A victim of a paedophile who used her to produce pornography has told a court of the paranoia, anxiety and mistrust she still suffers after being betrayed by someone she thought of as her “dearest friend”.
Navin Edwin, 33, is being sentenced in the ACT Supreme Court for a series of offences against a number of girls over an extended period of time.
Those charges include producing and possessing child pornography, acts of indecency, and child grooming.
Edwin, who is the son of an Indian diplomat, faced two trials in June, and proclaimed his innocence in both.
But both juries dismissed his explanations for the acts, and found him guilty.
He now faces a “significant term of imprisonment”.
One of Edwin's victims took to the witness box on Tuesday morning to describe the impact of the crimes on her young life.
The teenage girl spoke while Edwin was sitting in the room, just metres away.
She told the court of her shock and surprise when police first informed her she had been the victim of a child groomer.
She spoke of her hesitation when, as a 15-year-old girl, Edwin first asked her to send explicit pictures of herself, but said he responded positively when he saw the images, telling her she should be proud of her beauty.
The victim said she blamed herself for months, and now has major difficulties trusting anyone, particularly men.
She told the court she was anxious and paranoid about her relationships because she felt as though she had got it “oh so wrong” with Edwin.
Her mother also gave evidence in the sentencing hearing on Tuesday.
She told the court of how “that man” had completely destroyed her family.
She spoke of her constant fear for her daughter's safety, even when she was in her own room.
The court heard how the girl could no longer go to school camps, had problems with male teachers at her school, and hated being away from her mother.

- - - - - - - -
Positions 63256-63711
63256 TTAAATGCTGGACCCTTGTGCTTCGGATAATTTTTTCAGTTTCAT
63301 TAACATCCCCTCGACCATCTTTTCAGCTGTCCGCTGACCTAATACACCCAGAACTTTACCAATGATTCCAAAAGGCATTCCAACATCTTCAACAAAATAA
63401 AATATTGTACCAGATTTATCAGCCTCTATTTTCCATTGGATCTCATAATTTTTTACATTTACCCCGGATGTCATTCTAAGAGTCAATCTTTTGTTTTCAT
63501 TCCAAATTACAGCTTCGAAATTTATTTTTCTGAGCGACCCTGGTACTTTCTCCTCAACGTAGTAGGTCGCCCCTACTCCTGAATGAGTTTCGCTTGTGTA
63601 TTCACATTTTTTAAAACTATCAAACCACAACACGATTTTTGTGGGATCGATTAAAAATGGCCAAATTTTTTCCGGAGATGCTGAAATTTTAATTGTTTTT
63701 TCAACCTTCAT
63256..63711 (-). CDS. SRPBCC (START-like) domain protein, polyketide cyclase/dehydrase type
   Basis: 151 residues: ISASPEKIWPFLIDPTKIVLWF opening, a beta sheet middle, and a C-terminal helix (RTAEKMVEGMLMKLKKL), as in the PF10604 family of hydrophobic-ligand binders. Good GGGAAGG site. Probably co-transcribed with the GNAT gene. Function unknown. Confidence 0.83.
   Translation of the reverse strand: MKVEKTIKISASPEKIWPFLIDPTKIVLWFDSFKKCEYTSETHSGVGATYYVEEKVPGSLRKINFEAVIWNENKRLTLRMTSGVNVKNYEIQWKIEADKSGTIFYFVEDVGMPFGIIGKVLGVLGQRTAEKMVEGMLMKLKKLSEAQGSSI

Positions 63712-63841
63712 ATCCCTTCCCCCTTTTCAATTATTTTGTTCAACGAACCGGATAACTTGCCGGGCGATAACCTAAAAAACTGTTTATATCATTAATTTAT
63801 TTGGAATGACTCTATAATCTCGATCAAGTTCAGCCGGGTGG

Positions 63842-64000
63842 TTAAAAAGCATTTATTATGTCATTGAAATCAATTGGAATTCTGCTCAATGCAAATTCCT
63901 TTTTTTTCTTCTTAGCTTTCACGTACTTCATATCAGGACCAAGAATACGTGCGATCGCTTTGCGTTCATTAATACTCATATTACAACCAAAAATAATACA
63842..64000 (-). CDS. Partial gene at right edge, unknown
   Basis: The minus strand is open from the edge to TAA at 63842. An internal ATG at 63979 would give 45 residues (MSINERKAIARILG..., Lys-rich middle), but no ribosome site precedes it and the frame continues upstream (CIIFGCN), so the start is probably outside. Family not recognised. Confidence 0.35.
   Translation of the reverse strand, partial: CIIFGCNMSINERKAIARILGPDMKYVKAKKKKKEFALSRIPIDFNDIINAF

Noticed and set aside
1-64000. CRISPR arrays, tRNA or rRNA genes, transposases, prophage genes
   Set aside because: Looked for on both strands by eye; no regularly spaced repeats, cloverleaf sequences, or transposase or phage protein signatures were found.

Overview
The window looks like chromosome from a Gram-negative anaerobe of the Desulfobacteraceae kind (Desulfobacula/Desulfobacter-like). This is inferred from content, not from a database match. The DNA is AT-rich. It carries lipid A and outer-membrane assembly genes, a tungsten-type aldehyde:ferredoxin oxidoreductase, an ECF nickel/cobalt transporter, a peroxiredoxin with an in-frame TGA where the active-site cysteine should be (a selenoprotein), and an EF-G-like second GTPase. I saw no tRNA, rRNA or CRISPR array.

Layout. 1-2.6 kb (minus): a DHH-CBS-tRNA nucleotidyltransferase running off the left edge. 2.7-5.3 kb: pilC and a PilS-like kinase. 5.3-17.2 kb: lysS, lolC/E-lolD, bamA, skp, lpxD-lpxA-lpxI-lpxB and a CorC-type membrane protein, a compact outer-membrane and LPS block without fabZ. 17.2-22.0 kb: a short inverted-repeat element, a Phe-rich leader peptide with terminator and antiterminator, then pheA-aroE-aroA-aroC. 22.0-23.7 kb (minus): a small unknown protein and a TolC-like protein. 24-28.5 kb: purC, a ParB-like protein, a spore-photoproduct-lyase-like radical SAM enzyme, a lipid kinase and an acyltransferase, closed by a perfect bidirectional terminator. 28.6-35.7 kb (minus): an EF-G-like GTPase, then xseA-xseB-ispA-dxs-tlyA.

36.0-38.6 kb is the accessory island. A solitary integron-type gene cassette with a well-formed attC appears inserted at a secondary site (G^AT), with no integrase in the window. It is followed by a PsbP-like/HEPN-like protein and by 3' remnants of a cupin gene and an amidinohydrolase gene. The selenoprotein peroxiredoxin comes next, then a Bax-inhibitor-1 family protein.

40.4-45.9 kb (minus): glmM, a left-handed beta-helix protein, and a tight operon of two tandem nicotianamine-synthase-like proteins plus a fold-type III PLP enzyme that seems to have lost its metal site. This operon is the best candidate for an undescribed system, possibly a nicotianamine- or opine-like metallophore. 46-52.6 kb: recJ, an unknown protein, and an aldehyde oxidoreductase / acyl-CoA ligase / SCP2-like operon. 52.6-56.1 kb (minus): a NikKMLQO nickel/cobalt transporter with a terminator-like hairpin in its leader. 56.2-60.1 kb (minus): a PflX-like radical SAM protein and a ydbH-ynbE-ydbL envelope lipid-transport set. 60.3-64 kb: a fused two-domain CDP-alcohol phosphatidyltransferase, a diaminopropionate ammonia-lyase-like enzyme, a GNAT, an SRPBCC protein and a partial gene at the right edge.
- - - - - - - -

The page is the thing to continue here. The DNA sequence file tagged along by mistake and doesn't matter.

The woman spoke of being struck by fear as she approached her daughter's bedroom each night, feeling her heart beat quicken.
The mother spoke of beating herself up about what Edwin had done to her daughter, and said not a day went by that she did not think about it.
“I do not know the extent of the innocence she has lost,” the mother said.
“She has to carry this with her for the rest of her life."
She spoke of Edwin's deceit and his abuse of the family's vulnerable position.
“He sucked everyone around him into his sick little world,” she said.
Edwin has already spent two years and 10 months in the Alexander Maconochie Centre.
The court heard he would be deported when he had served whatever sentence Justice John Burns imposes next month.
His defence barrister, Markus Hassall, said Edwin had undertaken employment, activities and programs in the jail, and told the court Edwin's poetry and artwork had won prizes.
Mr Hassall said his client had had an “unusual and privileged” upbringing as the son of an Indian diplomat, but said he frequently traveled internationally as a child and lacked “continuity”.
He said it was strange for someone of Edwin's background to be in court facing such offences.
Mr Hassall noted a pre-sentence report had deemed Edwin a “moderate to low” risk of reoffending, a finding Justice Burns said he had difficulty accepting.
Justice Burns said he thought “one could not be so optimistic”, given the nature of the offences and the length of time over which they were committed.
Crown prosecutor Mark Fernandez said the crimes were committed while Edwin was in a position of trust, and said the victims had been vulnerable because of their age.
He said the evidence of the victim and her mother on Tuesday gave a window into the emotional and psychological pain the crimes had already caused, and would continue to cause in later life.
Justice Burns will hand down his sentence on September 12, noting that a significant term of imprisonment was inevitable.